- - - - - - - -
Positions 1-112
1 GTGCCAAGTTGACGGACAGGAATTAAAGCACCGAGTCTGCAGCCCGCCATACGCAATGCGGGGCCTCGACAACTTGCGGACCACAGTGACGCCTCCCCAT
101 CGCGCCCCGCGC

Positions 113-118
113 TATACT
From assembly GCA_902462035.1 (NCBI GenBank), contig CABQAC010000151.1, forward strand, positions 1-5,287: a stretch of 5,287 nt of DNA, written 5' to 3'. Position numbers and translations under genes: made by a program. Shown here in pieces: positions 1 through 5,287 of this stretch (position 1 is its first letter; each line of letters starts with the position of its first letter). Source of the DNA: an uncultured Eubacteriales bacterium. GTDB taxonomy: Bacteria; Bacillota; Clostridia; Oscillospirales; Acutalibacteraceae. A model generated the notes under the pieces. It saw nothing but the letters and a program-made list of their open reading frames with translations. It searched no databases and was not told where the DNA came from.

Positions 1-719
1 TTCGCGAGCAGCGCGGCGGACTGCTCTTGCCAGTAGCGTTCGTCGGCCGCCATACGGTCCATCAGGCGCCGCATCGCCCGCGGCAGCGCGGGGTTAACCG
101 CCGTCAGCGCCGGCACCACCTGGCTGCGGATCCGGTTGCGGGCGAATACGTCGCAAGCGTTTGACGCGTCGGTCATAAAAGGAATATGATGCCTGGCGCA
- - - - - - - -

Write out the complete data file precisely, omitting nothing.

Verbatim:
Positions 1-112
1 GTGCCAAGTTGACGGACAGGAATTAAAGCACCGAGTCTGCAGCCCGCCATACGCAATGCGGGGCCTCGACAACTTGCGGACCACAGTGACGCCTCCCCAT
101 CGCGCCCCGCGC

Positions 113-118
113 TATACT
From assembly GCA_902462035.1 (NCBI GenBank), contig CABQAC010000151.1, forward strand, positions 1-5,287: a stretch of 5,287 nt of DNA, written 5' to 3'. Position numbers and translations under genes: made by a program. Shown here in pieces: positions 1 through 5,287 of this stretch (position 1 is its first letter; each line of letters starts with the position of its first letter). Source of the DNA: an uncultured Eubacteriales bacterium. GTDB taxonomy: Bacteria; Bacillota; Clostridia; Oscillospirales; Acutalibacteraceae. A model generated the notes under the pieces. It saw nothing but the letters and a program-made list of their open reading frames with translations. It searched no databases and was not told where the DNA came from.

Positions 1-719
1 TTCGCGAGCAGCGCGGCGGACTGCTCTTGCCAGTAGCGTTCGTCGGCCGCCATACGGTCCATCAGGCGCCGCATCGCCCGCGGCAGCGCGGGGTTAACCG
101 CCGTCAGCGCCGGCACCACCTGGCTGCGGATCCGGTTGCGGGCGAATACGTCGCAAGCGTTTGACGCGTCGGTCATAAAAGGAATATGATGCCTGGCGCA